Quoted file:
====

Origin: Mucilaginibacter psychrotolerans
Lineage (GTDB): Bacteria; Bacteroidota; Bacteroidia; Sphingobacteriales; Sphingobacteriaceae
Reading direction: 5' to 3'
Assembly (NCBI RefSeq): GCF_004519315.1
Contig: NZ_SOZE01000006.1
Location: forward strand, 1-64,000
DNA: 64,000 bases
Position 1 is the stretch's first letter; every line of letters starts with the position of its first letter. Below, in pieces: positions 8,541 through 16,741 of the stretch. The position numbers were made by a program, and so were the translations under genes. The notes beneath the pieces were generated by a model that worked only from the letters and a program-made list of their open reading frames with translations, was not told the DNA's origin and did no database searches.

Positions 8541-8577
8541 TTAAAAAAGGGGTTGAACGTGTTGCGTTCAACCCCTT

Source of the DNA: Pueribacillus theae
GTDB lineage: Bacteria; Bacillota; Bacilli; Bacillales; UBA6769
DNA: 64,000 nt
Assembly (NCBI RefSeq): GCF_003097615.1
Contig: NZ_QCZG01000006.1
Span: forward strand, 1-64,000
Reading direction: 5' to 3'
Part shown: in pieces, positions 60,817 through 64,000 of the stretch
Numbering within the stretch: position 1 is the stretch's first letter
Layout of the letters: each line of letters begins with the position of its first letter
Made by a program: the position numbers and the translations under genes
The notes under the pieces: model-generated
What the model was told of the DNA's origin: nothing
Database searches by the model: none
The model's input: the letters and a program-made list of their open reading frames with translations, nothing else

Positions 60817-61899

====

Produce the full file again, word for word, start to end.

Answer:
Origin: Mucilaginibacter psychrotolerans
Lineage (GTDB): Bacteria; Bacteroidota; Bacteroidia; Sphingobacteriales; Sphingobacteriaceae
Reading direction: 5' to 3'
Assembly (NCBI RefSeq): GCF_004519315.1
Contig: NZ_SOZE01000006.1
Location: forward strand, 1-64,000
DNA: 64,000 bases
Position 1 is the stretch's first letter; every line of letters starts with the position of its first letter. Below, in pieces: positions 8,541 through 16,741 of the stretch. The position numbers were made by a program, and so were the translations under genes. The notes beneath the pieces were generated by a model that worked only from the letters and a program-made list of their open reading frames with translations, was not told the DNA's origin and did no database searches.

Positions 8541-8577
8541 TTAAAAAAGGGGTTGAACGTGTTGCGTTCAACCCCTT

Source of the DNA: Pueribacillus theae
GTDB lineage: Bacteria; Bacillota; Bacilli; Bacillales; UBA6769
DNA: 64,000 nt
Assembly (NCBI RefSeq): GCF_003097615.1
Contig: NZ_QCZG01000006.1
Span: forward strand, 1-64,000
Reading direction: 5' to 3'
Part shown: in pieces, positions 60,817 through 64,000 of the stretch
Numbering within the stretch: position 1 is the stretch's first letter
Layout of the letters: each line of letters begins with the position of its first letter
Made by a program: the position numbers and the translations under genes
The notes under the pieces: model-generated
What the model was told of the DNA's origin: nothing
Database searches by the model: none
The model's input: the letters and a program-made list of their open reading frames with translations, nothing else

Positions 60817-61899